Breathing: you’ve already got all the equipment you need, it’s free, and you can practice it anytime, anyplace. The trick is to get it right. According to Nicole Bordeleau, registered yoga teacher and founder of YogaMonde, everyone should pay closer attention to their breathing because of its many potential health benefits. “It eliminates toxins in the body, purifies your blood, improves sexuality, massages your internal organs and enables you to assimilate food better,” she explains.
Breathing techniques derived from ancient yoga and meditation practices promote health and longevity through their holistic connection of body, mind and spirit. “The residual effects of practicing proper breathing techniques are immediate,” Bordeleau says. “You begin to feel energized, your nervous system is calmed and your skin colour changes (flushed cheeks).”
As children, proper breathing is second nature. But over time, we tend to constrict our abdomens and breathe mainly into our chests, conflicting with the body’s natural breathing posture. With our oxygen intake restricted, a variety of problems can result: increased stress, anxiety, a lack of confidence and an inability to concentrate. “Bad breathing is also responsible for digestive problems, constipation, difficulty with PMS and headaches,” Bordeleau says.
Recognize Inefficient Breathing Habits
1. Upper chest breathing: Lie down, place one hand on the upper chest and the other on the abdomen. Bordeleau explains, “If the hand on the chest is the first to move, while the other is motionless, you’re an upper chest breather.”
2. Mouth breathing: It’s fairly easy to identify a mouth breather. “You can usually hear them,” says Bordeleau.
3. Over-breathing: “Lie down and count the seconds after exhalation,” says Bordeleau. “For instance, if you exhale for four seconds and inhale for six seconds that isn’t good. Exhalation should be slightly longer than inhalation.”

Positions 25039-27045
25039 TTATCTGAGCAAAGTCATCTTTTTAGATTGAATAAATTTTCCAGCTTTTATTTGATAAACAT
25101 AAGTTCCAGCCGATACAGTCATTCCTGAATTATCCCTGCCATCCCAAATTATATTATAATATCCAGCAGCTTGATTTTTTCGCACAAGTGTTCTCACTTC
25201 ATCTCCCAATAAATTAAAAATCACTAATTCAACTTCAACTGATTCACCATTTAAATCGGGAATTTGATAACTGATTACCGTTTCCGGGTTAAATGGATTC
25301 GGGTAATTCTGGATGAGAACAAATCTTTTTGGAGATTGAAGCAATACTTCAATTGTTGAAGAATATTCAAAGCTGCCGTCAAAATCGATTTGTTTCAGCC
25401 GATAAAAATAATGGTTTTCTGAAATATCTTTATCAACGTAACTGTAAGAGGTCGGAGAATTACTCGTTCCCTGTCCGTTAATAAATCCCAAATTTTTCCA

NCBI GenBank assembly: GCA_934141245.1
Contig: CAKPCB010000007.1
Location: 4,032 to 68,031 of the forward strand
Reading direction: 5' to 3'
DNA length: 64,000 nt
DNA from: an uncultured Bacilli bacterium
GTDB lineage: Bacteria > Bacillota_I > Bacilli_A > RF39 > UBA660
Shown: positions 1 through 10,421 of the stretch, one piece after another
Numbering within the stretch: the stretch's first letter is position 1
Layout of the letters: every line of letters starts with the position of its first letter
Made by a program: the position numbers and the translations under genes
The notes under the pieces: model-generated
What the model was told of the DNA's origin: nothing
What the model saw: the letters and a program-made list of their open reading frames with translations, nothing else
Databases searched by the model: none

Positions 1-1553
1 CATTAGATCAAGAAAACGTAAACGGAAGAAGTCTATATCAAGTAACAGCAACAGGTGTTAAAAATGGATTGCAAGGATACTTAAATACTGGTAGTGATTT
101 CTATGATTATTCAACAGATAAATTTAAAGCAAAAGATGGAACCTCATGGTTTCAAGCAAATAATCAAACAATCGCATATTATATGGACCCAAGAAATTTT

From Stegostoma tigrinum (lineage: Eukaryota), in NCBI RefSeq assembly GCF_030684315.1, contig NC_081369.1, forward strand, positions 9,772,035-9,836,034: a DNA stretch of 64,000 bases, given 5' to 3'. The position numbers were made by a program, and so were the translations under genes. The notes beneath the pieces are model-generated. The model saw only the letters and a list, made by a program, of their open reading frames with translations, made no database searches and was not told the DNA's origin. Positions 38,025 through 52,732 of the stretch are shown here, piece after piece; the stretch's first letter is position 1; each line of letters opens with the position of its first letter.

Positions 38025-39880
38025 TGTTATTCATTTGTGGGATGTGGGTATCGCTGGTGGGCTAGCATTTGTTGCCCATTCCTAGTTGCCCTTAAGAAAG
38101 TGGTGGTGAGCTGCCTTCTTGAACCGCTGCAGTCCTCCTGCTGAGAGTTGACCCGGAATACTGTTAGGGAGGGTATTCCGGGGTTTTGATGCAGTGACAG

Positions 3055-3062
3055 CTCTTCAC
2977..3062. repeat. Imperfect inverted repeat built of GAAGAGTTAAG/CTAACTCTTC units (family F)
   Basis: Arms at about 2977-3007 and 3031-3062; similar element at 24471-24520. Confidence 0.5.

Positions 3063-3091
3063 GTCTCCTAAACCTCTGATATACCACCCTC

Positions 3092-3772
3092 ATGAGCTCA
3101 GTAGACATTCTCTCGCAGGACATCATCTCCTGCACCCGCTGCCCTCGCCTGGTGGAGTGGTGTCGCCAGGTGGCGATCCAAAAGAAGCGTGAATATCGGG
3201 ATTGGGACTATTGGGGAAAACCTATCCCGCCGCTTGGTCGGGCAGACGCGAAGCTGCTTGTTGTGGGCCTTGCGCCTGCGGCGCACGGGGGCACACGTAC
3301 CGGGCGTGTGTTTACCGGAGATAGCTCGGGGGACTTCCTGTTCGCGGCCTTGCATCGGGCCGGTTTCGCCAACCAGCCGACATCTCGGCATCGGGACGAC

4. Shallow breathing: “Lie on your back and place one hand on your lower ribs,” Bordeleau explains. “You should feel a motion without effort; your lower ribs will expand and retract. If they’re motionless, your breathing is too shallow. Even if your belly moves, the diaphragm should also move.”
5. Reverse breathing: This occurs when the diaphragm is pulled into the chest upon inhalation and drops into the abdomen during exhalation.
6. Breath retention: Holding one’s breath after inhaling is surprisingly common. Pay attention while inhaling and exhaling. Breath-holders sometimes have a hard time initiating exhalation.
Inefficient breathing habits affect the lives of many, but the good news is that they can all be reversed. Bordeleau believes that with a little practice you can achieve good breathing, which is “deep, fluid, even, silent and uninterrupted.”
If you’ve ever taken a yoga class, you’re probably familiar with the word pranayama. For those who aren’t, pranayama are controlled breathing practices. The most common exercise is alternate nostril breathing (nadi shodhanam). “Yogis believe that we have two nostrils for a reason, connecting to the right and left sides of the brain,” explains Bordeleau. “This is a channel purification exercise that unblocks and balances the flow of energy.”
Nadi shodhanam should be practiced two or three times a day on an empty stomach and bladder. Only a few minutes of the exercise are needed; it’s best to not exceed five minutes per session.
Controlled Breathing (Nadi Shodhanam) Exercise
Make sure your head and neck are well aligned. You’ll use your thumb to close your right nostril and your ring finger to close your left, pressing lightly just below the bony part of the nose. Relax and focus on your breathing for a few seconds before starting:
• Close your left nostril
• Exhale once and inhale once through the right nostril
• Close the right nostril
• Exhale once and inhale once through the left nostril
• Continue switching from side to side (it takes nine breaths on each side to complete one round)
• Take three resting breaths through both nostrils in between rounds